The Unknown Factory Worker

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Status: Finished  |  Genre: Literary Fiction  |  House: Booksie Classic


This is the story of an unknown factory worker.

Submitted: March 02, 2018

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Submitted: March 02, 2018

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The Unknown Factory Worker

By Joseph Logsdon

I am an unknown factory worker. Day after day, night after night, I toil away in a machine of despair, my thoughts empty and without purpose. All around me, from the left, to the right, all the way down towards the center of the room, where the workers usually gather for their meals, I see an endless stream of smoke. If I continue to work in this environment, I shall certainly die, but then again, what choice do I have? If I choose not to work, I will die, and if I work, I will also die, albeit slowly and painfully. Prior to dying on the outside, which will certainly happen, I will also die on the inside.

I am an unknown factory worker. You know, in a strange way, I’ve been dead for many years. Twenty years ago, I told myself, and I think this is the exact quote, “I’ll only be working for six months.” Well, as you can see, six months turned into six years, which ultimately turned into twenty years. To be perfectly honest, I wanted to be, of all things, a famous actor. It sounds crazy, I know, but that’s what I wanted to be. I auditioned for many different roles, almost always without success. According to the producers, most of whom worked for major corporations, I just wasn’t bankable. My demeanor, they said, would frighten too many people.

I am an unknown factory worker. When I leave work, it takes me several blocks to get home. On my way there, I see many signs, billboards, and advertisements, all of which are directed towards the lowest common denominator. This country, at least as far as I’m concerned, has abandoned its commitment to God. Rather than judging reality with our souls, which is what we should be doing, we judge it with our eyes and ears. We consume so very much, but give so very little. We do what feels good, conscious of nothing but our own pleasure. The world, not God, has become our reference point for meaning.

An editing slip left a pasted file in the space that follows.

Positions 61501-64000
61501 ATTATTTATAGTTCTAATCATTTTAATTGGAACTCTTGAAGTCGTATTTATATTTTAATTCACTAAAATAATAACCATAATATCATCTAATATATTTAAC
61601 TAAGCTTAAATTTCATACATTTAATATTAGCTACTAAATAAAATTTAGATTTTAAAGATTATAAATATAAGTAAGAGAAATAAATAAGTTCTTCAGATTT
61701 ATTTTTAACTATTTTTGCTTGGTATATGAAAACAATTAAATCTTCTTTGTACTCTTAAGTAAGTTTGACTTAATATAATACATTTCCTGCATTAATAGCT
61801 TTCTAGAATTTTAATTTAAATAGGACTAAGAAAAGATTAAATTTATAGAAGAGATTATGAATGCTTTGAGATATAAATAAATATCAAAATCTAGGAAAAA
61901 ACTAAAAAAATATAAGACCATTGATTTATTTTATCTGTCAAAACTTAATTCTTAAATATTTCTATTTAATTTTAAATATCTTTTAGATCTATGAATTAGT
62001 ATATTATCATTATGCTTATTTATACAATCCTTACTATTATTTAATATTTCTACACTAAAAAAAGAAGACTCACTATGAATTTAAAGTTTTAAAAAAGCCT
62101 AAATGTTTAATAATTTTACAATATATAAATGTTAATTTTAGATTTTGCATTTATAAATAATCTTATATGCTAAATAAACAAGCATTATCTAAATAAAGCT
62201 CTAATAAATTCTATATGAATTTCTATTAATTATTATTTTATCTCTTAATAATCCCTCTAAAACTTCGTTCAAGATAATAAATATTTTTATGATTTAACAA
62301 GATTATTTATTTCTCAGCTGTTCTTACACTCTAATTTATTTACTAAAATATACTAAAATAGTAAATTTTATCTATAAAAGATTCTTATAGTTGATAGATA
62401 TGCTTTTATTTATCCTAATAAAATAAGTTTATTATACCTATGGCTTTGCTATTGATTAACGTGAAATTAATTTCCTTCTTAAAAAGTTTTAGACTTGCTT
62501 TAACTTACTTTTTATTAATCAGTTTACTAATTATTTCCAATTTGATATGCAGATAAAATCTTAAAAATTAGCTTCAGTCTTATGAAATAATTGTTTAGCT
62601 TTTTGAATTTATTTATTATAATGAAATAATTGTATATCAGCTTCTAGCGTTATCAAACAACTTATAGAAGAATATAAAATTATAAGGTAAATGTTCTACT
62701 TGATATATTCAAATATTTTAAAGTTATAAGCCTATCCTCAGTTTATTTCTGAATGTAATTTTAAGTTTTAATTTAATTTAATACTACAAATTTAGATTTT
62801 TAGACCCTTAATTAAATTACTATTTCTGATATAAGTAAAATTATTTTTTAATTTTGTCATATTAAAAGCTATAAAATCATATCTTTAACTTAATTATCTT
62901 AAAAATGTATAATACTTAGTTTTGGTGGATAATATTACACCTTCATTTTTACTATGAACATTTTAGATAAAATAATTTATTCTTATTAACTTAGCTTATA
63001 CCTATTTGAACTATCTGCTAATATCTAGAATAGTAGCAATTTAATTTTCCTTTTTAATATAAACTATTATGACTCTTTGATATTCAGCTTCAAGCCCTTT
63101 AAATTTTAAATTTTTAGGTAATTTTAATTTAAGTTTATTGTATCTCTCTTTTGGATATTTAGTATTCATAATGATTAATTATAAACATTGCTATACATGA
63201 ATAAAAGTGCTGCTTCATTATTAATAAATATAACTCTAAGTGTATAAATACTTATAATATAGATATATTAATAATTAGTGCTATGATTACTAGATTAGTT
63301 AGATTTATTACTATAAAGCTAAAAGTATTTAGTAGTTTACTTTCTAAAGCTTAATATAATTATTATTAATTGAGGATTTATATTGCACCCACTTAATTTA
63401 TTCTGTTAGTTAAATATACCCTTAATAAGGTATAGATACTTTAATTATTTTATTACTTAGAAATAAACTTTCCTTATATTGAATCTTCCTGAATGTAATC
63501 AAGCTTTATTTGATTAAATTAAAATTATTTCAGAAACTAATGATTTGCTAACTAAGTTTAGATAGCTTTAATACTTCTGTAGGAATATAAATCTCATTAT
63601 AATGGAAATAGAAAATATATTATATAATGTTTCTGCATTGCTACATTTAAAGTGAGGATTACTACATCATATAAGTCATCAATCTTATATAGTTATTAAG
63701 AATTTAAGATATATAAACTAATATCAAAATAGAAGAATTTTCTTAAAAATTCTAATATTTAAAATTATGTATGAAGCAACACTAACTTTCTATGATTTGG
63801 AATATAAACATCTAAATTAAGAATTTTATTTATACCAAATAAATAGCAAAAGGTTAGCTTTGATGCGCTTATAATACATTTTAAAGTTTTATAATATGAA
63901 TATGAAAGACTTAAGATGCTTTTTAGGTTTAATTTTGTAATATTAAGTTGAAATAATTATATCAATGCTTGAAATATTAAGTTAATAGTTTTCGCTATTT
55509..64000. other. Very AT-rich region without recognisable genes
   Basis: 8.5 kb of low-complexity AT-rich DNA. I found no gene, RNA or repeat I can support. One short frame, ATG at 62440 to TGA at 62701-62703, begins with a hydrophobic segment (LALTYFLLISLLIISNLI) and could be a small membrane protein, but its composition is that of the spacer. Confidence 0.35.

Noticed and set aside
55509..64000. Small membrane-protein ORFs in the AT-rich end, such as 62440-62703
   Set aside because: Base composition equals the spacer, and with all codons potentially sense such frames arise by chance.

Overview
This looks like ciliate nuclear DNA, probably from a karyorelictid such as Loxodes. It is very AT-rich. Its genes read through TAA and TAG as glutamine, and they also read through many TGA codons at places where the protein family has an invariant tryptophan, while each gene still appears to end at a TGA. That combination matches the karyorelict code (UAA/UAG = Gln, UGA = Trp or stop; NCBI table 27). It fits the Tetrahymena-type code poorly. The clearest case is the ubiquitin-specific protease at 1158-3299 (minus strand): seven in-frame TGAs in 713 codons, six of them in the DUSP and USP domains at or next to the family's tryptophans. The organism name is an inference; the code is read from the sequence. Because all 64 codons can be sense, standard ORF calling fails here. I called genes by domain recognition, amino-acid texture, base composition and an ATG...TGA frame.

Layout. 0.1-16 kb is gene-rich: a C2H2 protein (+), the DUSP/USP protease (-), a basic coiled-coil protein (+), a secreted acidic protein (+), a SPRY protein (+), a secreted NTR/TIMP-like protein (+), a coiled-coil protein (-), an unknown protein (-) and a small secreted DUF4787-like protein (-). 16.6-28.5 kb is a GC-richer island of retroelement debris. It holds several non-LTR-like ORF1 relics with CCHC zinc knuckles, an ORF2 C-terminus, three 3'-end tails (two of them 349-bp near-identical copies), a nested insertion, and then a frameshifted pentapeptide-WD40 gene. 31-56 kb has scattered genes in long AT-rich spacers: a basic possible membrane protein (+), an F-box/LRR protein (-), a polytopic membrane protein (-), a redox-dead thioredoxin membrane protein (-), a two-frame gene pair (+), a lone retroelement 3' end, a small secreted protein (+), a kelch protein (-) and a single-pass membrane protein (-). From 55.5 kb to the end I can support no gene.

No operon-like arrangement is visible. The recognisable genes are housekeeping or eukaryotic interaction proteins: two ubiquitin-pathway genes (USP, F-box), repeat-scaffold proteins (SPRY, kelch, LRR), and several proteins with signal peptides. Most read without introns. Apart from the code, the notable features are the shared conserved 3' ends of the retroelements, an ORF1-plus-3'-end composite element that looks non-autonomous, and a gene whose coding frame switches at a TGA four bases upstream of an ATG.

I am an unknown factory worker. My identity, to the vast majority of you, would not mean a damn thing. Believe it or not, had I been rich and famous, you would’ve definitely noticed me. In this country, as well as many others, your reputation is what counts, not your character. Sure, people won’t say that in public, but deep down, beneath all of the phony virtue, they know it to be true. Once you get that idea through your head, believe me, you’ll be better off. We should call out this world for what it is: a joke. You can call me a cynic, but that wouldn’t make my words any less true. Throughout history, there have been times for optimists, and there have been times for cynics. More than ever before, we are in need of cynics, preferably the religious kind.

I am an unknown factory worker. When I get home at night, my eyes full of sorrow, I begin to think about many things, none of them good. I stare into the abyss, pessimistic towards everything and everyone. My life, my very existence, is based upon the ability to make a living. If I can’t make a living, or if I refuse to make a living, I will ultimately die. At the end of the day, I have two choices: work or starve. Contrary to what some people might believe, there is no third option. Either way, I will ultimately lose my dignity. By choosing to work, I sacrifice my freedom, but by choosing not to work, I sacrifice my life. Well, we all have to die sometime, don’t we?

The End



© Copyright 2020 JL reaper. All rights reserved.

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